In a July 29, 2017, talk to al-Hadath - the non-stop news stream of the Saudi-owned pan-Arab TV channel al-Arabiya, Husseini described Iran's Safawi theocracy as a modern anti-Islamic version of the Qarmatian theocracy founded in the 10th century AD in Bahrain and the Saudi Eastern Province.
906-944AD) was the ruler of the Qarmatian state in Bahrain (historical region) and Eastern Arabia, who in 930 led the sacking of Mecca.
her, and he soon assassinated his elder brother and declared himself chief of the Qarmatians in 923.
After capturing Basra, the Qarmatians loot it and then left.
Called by some the "Bolsheviks of Islam," the Qarmatians
advocated community of wives and property, and organized workers and artisans into guilds.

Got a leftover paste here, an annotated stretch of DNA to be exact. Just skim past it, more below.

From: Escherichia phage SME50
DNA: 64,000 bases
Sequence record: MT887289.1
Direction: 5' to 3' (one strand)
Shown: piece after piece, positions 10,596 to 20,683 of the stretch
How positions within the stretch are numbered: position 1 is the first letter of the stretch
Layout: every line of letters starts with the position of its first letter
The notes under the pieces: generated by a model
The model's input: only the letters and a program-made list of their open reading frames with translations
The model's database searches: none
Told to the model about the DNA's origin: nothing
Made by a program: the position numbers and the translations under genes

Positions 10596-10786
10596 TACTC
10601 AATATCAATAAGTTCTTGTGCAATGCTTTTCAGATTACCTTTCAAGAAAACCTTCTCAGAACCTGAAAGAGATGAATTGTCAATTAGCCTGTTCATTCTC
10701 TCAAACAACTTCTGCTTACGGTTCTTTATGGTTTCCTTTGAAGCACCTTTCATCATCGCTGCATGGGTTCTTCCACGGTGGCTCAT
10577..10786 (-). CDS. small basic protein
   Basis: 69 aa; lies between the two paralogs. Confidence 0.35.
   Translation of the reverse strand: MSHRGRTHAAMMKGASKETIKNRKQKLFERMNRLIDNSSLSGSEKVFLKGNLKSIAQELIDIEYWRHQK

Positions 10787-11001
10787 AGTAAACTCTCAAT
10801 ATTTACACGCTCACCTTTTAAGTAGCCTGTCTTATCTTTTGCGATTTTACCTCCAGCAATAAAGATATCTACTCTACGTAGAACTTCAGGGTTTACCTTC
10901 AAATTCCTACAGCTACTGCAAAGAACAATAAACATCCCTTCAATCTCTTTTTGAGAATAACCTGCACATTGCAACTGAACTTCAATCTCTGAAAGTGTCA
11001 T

The observer described the Black Stone of the Ka bah, which the Qarmatians
removed in 317/929, providing a terminus ante quem for the visit (Shaft, 422).
Most disturbing about its reappearance in this form is not the highly improbable attribution to Abdan and the early Qarmatians
- after all, there are indications that a number of Abdan's followers wrote books in a period subsequent to his murder in 286 and ascribed them to his authorship.
The caliph Muktafi (902-8), having been repeatedly defeated by the Qarmatians
and the remnants of his empire about to vanish, was warned by the court astrologers that if he launched another campaign he would be defeated and his dynasty terminated; but this too was proved wrong, as had been the horoscope cast by Mansur's astrologers at the founding of Baghdad that claimed no caliph would die in the new city, which held true until Mamun (813-33) killed Amin (809-13) in it.